Fast forward to July 2021: Multiple vaccines have been approved for use and successfully administered to millions of people worldwide this year, bringing the global case-count, hospitalization, and fatality numbers down dramatically. Many economies have fully or mostly reopened and are growing at a strong clip as they rebound from the COVID shock. In short, despite some ongoing trouble spots, the developed world is on a path to recovery from the unprecedented health and economic crisis.

But not all of the news is good. The pandemic continues to wreak havoc in many emerging markets. And even in developed markets, it has experienced somewhat of a resurgence of late, as the so-called “Delta variant” — a dangerous mutation of the virus that causes COVID-19 — has spread across the world, having been found in more than 80 countries since…

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Wen Shi
PhD, CFA
Global Industry Analyst
Boston, MA

Two recent developments — the accelerating focus on ESG and more aggressive policy interventions — could well change the way we invest in years to come. My perspective is that of a fixed income manager, but I believe these developments will impact all asset classes.

ESG focus

A growing societal and market focus on environmental, social, and governance (ESG) issues has kickstarted a reallocation of capital, which creates new opportunities and risks for fixed income and other investors.

  • Higher inflation

In my view, the increased focus on ESG may contribute to higher inflation, at least in the short-to-medium term. Implementing environmental considerations, for instance, while desirable from a societal perspective, may involve short-term cost adjustments. This seems particularly relevant in the context of…

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Marc Piccuirro
Marc Piccuirro
CFA
Fixed Income Portfolio Manager

Many investors are increasingly seeking to protect their portfolios from the looming threat of higher inflation. Against this uncertain backdrop, I believe collateralized loan obligations (CLOs) can provide one source of refuge given their floating-rate coupons (yields), which would rise as short-term interest rates moved higher. Attractive current income relative to other credit assets and broadly positive CLO fundamentals further bolster my conviction in this often-overlooked asset class.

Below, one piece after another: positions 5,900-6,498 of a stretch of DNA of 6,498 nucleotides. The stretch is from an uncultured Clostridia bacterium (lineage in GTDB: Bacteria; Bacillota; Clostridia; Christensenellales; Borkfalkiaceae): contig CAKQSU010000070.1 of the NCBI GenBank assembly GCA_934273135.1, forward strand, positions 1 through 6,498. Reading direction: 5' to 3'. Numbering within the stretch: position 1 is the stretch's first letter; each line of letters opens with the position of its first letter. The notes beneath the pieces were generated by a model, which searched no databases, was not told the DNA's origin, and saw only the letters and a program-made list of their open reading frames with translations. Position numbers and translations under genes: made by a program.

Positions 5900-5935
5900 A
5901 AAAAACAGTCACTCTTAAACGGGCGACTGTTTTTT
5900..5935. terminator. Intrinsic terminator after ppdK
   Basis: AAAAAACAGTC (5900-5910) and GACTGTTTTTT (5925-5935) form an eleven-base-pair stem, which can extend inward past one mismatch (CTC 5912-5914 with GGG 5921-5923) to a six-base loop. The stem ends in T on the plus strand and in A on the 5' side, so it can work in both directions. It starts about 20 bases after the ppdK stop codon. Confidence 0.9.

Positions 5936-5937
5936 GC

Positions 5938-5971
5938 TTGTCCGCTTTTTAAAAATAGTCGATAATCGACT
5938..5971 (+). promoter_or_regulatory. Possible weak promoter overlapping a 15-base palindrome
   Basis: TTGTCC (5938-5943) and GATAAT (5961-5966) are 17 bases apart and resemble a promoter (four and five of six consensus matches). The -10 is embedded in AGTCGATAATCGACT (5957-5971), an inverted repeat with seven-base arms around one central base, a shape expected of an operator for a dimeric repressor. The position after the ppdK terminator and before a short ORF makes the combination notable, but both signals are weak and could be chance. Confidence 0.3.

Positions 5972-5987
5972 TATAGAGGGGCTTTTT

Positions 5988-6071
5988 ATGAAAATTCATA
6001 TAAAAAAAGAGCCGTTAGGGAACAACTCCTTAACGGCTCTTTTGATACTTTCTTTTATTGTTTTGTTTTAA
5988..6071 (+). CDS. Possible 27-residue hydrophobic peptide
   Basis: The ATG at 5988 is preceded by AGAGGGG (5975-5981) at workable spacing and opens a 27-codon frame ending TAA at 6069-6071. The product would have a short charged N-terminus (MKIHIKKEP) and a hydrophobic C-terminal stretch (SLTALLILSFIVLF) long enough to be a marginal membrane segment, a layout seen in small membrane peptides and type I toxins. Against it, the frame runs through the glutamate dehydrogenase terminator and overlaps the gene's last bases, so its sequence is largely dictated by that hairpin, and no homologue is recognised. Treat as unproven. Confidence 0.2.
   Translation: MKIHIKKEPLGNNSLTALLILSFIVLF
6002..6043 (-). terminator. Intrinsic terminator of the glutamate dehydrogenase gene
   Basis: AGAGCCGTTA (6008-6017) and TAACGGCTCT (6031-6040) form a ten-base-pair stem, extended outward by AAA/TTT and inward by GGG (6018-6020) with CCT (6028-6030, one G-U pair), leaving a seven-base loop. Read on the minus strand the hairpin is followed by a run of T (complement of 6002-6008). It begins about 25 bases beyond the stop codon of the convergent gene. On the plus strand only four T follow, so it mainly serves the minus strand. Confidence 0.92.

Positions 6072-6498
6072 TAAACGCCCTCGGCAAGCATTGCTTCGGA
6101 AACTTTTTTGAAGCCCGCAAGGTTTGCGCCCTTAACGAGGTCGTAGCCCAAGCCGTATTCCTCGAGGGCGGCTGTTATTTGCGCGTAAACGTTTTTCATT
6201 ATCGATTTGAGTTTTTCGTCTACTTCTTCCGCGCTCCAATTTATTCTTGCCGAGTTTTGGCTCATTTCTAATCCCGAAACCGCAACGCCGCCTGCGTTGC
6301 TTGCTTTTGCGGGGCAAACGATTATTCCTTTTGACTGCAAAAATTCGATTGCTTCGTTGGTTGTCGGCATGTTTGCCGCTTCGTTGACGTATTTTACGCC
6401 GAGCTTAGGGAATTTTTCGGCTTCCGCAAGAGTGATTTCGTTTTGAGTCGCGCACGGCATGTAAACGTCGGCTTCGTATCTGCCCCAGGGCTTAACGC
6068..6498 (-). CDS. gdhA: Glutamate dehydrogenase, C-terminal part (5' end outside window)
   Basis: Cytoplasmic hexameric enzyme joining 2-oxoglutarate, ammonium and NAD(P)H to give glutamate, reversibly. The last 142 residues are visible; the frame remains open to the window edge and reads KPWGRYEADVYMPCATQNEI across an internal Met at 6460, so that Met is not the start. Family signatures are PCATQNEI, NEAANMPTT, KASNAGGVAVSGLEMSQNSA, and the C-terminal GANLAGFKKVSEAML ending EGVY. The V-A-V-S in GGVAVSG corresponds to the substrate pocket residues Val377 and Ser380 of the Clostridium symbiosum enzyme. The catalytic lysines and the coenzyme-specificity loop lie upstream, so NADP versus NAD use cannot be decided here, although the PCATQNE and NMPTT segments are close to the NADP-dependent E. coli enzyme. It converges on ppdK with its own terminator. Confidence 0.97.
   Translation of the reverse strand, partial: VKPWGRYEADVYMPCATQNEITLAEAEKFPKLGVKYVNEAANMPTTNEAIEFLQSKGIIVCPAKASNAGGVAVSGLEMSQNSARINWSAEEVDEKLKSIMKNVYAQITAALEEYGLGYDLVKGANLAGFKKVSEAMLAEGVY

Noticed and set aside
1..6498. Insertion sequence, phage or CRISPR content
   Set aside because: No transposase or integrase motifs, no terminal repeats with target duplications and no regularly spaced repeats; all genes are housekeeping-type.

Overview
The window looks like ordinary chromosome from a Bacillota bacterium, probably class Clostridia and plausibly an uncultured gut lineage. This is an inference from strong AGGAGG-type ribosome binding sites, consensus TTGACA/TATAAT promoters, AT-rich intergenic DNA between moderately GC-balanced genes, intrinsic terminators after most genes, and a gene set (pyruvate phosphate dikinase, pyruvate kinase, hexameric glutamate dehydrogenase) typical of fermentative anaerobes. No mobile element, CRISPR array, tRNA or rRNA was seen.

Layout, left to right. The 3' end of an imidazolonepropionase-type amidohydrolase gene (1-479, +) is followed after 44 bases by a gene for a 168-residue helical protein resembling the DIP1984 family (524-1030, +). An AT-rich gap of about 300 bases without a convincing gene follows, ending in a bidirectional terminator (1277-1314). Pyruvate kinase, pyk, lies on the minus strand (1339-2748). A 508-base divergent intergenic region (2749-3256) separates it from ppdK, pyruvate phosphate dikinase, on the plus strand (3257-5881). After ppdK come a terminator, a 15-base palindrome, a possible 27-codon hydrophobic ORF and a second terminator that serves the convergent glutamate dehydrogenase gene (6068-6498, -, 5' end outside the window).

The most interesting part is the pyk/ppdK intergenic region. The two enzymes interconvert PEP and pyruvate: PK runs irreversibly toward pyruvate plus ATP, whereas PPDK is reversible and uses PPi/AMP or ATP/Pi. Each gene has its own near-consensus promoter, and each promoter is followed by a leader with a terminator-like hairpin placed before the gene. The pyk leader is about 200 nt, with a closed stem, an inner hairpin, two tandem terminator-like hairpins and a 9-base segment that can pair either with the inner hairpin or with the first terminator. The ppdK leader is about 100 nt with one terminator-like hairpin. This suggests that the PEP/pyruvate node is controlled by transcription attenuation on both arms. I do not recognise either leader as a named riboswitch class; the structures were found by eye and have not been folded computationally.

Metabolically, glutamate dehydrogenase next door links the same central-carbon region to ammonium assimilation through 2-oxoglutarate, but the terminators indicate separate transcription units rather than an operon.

Where I stand on the inflation debate

Core US inflation spiked sharply in April and May 2021. For the three-month period ended in May, the Consumer Price Index (CPI) rose by 8.3% annualized, the biggest gain since the early 1980s. This has naturally exacerbated recent inflation concerns, raising questions around whether higher inflation will be transitory or more sustained. US interest rates have risen amid expectations for higher inflation, resulting in negative total returns year-to-date (through 31 May) for many fixed income sectors, especially longer-dated fixed-rate assets.

My take: While some of today’s inflationary pressures may indeed be short-lived, particularly within…

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Alyssa Irving
Alyssa Irving
Fixed Income Portfolio Manager
Boston

The November 2020 election of US President Biden and a Democrat-led Congress rekindled many health care investors’ fears of sweeping drug-price reform that could be an albatross around the neck of the pharmaceutical industry. So far in 2021, there has been some legislative movement by Congressional Democrats to address drug pricing, but little more than lip service in terms of support from the Biden administration. For now anyway, it seems that other pressing matters — battling the COVID-19 pandemic, supporting the US economy, and improving the nation’s infrastructure — have kept the administration from pushing for drug-cost legislation.

Of course, that could change going forward. Or perhaps not. In the meantime, the market does not like the ongoing uncertainty around the fate of US drug prices, which has recently pressured many pharmaceutical stocks and may continue to do so (not unlike the struggles of HMO and health care services stocks when Obamacare was in progress). Here’s my latest take on the risk facing the industry in the form of three possible scenarios to consider, including the…

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Wen Shi
PhD, CFA
Global Industry Analyst
Boston, MA

In my recent blog post, I outlined why I believe large-scale public payment processors will maintain compelling long-term growth rates even as fintech disruptors take market share. I think that share will largely come at the expense of banks instead. Banks are still the largest players in the payments market, and their 50% – 60% market share is the easiest target for these fintech companies. In addition, in my view, many banks have weak product offerings and a lack of strategic focus in this space that results in a large amount of payments volume sitting in the weakest hands in the industry. This transition may also benefit scale processors if banks look to partner with them to maintain share. We are seeing this begin to play out in Europe, but I expect the trend to continue, if not accelerate, across most geographies.